As a keen celebrity spotter, I was thrilled to hear that Mike Read was aboard the ship, although it took me a moment to realise that it would probably be the Saturday Superstore/Radio One Mike, rather than poor old Frank Butcher who is, sadly, no longer with us.

Along with several DJs from various English radio stations, Mike was aboard to broadcast his daily Star FM show from the ship and I enjoyed several rather surreal experiences including sharing a lift with the man who banned Frankie Goes To Hollywood's Relax from the BBC airwaves, and finding myself helping him out with several crossword clues as we waited for our flight home from Venice.

After docking in Izmir, many of the passengers opted for an early start, taking a day trip to the nearby historic ruins which had been my plan also, although a disagreement with my alarm clock put paid to any cultural pursuits. Later in the day, I eventually managed to muster up the energy to forsake basking on my balcony and take a stroll around the town, stocking up on some supplies of Turkish delicacies at a local supermarket.

Before the ship reached its final destination of Venice, there was one more stop at the Greek port of Nafplion, which had once been the country's capital before being replaced by Athens. A tender brought me ashore and I spent a very pleasant morning wandering the cobbled streets, absorbing the warm sunshine, as well as the sights, sounds and smells of this quiet town, a world apart from its capital city successor. I learned later that several of my more energetic cruising companions had climbed the 999 steps to a nearby ruined fort and seemingly the view from the top had been well worth the effort. Oh well, maybe next time!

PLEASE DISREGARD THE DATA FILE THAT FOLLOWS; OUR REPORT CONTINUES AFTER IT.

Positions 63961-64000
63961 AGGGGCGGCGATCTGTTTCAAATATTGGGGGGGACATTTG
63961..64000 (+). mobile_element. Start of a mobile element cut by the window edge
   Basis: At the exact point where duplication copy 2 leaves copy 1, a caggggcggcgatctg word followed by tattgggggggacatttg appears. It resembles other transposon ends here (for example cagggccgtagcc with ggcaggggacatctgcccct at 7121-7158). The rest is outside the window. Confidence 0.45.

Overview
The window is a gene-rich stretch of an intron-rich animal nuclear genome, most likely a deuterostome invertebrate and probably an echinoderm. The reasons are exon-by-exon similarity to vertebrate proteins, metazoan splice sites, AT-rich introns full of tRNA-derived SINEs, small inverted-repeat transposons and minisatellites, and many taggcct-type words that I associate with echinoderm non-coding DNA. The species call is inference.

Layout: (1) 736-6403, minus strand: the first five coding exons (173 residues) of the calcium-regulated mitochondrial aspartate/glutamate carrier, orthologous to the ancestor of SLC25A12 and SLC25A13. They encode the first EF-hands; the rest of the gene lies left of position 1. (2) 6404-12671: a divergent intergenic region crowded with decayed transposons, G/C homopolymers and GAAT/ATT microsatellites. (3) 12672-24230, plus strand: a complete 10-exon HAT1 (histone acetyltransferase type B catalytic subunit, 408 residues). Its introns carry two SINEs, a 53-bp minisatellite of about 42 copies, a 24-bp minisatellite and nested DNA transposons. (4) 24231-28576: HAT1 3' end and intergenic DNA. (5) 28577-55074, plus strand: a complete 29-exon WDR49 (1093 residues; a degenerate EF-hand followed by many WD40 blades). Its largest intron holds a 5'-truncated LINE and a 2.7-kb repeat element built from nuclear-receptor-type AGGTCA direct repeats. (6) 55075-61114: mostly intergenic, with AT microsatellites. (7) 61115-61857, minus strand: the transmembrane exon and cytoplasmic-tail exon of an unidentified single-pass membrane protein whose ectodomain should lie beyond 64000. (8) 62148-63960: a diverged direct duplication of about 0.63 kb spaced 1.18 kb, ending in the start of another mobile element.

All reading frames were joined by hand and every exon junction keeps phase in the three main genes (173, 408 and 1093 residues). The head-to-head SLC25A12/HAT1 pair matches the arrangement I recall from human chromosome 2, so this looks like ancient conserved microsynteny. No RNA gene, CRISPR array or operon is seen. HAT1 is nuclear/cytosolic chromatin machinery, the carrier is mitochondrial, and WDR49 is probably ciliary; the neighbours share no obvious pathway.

Of course, ancient architecture and historic sites are all well and good but, at the risk of sounding shallow, I would have to admit that the daily highlight of the cruise was dinner time aboard the ship - after all, it was the lure of casual dining which had most appealed to me in the first place!

The only problem was that of too many restaurants and not enough nights to experience them all. In the short time I had, I managed to fit in a glorious steak dinner at Cagney's, as well as eating some of the best roast duck I've ever tasted at Le Bistro, which are two of the ship's premium restaurants. Despite the opulent surroundings and decor of the rooms, not so much as an eyelid was batted by the waiting staff as I sat down to dinner in my somewhat casual attire.

I also managed to try the Mediterranean cuisine of La Cuchina and had an excellent Asian-influenced meal at Magenta, one of the ship's main dining rooms. Unfortunately I just didn't have time to sample the interactive experience of Teppanyaki, where chefs prepare the food with a theatrical flourish in front of the diners, but a traditional curry lunch, presented and prepared exclusively by the ship's Indian staff, almost made up for any disappointment.

While pre-booking is advisable for the premium restaurants, all available time slots can be viewed on your stateroom television, so there's a good chance of spotting a quieter period during the evening and be seated straight away.

Throughout the trip, I was delighted to hear quite a few familiar 'local' accents on board, as most of my previous cruises had been spent in the company of mostly American or European passengers. I certainly didn't feel like an odd man out and it seems that maybe the concept of freestyle cruising is especially appealing to the wonderfully bloody-minded 'nobody tells me what to do on holiday' Northern Irish way of thinking?